Taking responsibility for your carbon footprint

Offsetting air travel is as simple as ticking a box on a website. So why aren’t more of us doing it? AAP

With the political debate over climate change getting muddier, many people who used to reduce their greenhouse gas emissions by buying carbon offsets are no longer doing so.

The market for carbon offsets grew strongly around the world from 2005 to 2008. But in 2009, the Global Financial Crisis caused the market to shrink. As businesses cut back on spending, carbon offsets became a luxury that many could not afford.

In 2009, the global voluntary carbon market was valued at about $387 million. This is far less than the $144 billion value of regulated carbon markets, such as the European Union’s emission trading scheme.

If the market for carbon offsets is to start growing again, it needs to overcome two key barriers. Carbon offset providers need to convince businesses and the public of the value of voluntarily reducing their emissions.

But this has become increasingly difficult as public concern about climate change and willingness to pay for climate action has declined. With many consumers resisting the Gillard Government’s proposed mandatory carbon price, encouraging voluntary offsetting will be challenging.

Nevertheless, there are many businesses and households that wish to take responsibility for their own emissions. Sydney Water and News Limited are two prominent examples of businesses using carbon offsets to go carbon neutral, reducing their net emissions to zero.

So what are you getting when you buy a carbon offset? Carbon offsets are created by projects that reduce emissions. The project might improve energy efficiency, or use renewable energy, or plant trees. To prove that it has reduced emissions, the project needs to meet particular standards.

The Australian Government developed a National Carbon Offset Standard (NCOS) that defines what counts as a genuine carbon offset. Many different kinds of project can create carbon offsets under NCOS. For example, Qantas gets its carbon offsets from a Cambodian project providing local people with improved cooking stoves, a wind farm in China and a Brazilian project preventing logging in the Amazon.

Right now, most of the projects are in developing countries. This is to guarantee that the emission reductions add to what Australia is already doing to meet its national targets under the Kyoto Protocol. In future, the Gillard Government’s Carbon Farming Initiative will allow farmers, forest growers and landholders to create carbon offsets from land-use projects in Australia.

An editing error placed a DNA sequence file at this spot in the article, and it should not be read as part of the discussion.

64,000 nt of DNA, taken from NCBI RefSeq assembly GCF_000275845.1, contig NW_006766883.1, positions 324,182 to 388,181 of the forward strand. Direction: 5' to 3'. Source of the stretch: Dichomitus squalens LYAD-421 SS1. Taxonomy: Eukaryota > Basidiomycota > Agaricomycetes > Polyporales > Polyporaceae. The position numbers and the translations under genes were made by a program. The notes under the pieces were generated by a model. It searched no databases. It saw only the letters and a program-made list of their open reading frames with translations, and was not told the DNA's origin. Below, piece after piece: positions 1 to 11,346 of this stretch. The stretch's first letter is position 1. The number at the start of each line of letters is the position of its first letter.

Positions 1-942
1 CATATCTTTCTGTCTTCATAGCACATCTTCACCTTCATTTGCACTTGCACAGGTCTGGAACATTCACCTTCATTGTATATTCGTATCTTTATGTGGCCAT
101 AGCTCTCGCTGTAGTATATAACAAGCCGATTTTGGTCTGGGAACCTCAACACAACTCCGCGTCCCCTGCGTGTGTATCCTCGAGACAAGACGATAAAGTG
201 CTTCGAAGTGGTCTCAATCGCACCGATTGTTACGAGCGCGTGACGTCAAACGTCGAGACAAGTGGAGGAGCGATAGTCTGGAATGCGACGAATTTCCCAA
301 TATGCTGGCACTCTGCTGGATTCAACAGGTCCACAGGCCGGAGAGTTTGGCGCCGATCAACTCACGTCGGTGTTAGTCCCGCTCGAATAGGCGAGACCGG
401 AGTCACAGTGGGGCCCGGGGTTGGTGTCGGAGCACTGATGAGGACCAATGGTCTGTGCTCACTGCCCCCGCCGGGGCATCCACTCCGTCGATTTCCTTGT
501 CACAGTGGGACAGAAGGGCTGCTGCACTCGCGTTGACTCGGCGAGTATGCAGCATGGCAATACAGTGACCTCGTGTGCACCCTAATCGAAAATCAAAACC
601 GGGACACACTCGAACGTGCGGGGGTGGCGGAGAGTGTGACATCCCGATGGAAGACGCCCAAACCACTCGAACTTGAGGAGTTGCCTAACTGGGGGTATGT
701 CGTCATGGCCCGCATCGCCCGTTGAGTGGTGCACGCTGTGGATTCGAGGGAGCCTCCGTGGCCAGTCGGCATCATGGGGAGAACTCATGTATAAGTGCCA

Carbon offset businesses buy credits from these projects and sell them to consumers. The Carbon Offset Guide lists 91 carbon offset businesses operating in Australia. These businesses usually have calculators on their websites that help you to work out your carbon footprint and decide how much you want to reduce it.

Airline companies, like Qantas and Virgin Blue, will work out the emissions from your flight and offer you an offset to cover them. If you buy your ticket online, it’s as simple as ticking an extra box.

But the voluntary carbon market needs to overcome doubts about the quality of carbon offsets. In the early years of the market, some providers gave little information about the offsets they were selling. Some did not seek accreditation for their products and in some cases couldn’t guarantee they’d actually reduce emissions as promised. These ‘carbon cowboys’ were more interested in making a quick buck than achieving an environmental outcome.

After Australia ratified the Kyoto Protocol, it also became clear that domestic carbon offset programs would not reduce emissions further than the Kyoto Protocol required. This meant that people buying offsets from domestic projects were only contributing to Australia’s existing targets, not going beyond those targets as many buyers thought.

In essence, we were doing the government’s job for them - allowing big emitters to keep polluting while we offset our own behaviour. The voluntary carbon market was slow to respond to this changing situation.

In 2008, the Carbon Offset Watch project tried to renew confidence in the voluntary carbon market by assessing and ranking the quality of carbon offset providers. Businesses that scored well in Carbon Offset Watch were those that offered convincing evidence that the offsets they were selling would deliver real emission reductions.

In the same year, the ACCC developed guidance on appropriate carbon offset claims under the Trade Practices Act. These initiatives, and the commencement of the National Standard in July last year, have provided greater consumer confidence in the voluntary carbon market.

Carbon offsets are no substitute for reducing your own household emissions. By improving your energy efficiency, installing solar hot water or using your car less, you can reduce emissions and save money. But if you want to take responsibility for your remaining emissions and you are willing to put your money where your mouth is, carbon offsets provide a credible and convenient way to reduce your carbon footprint.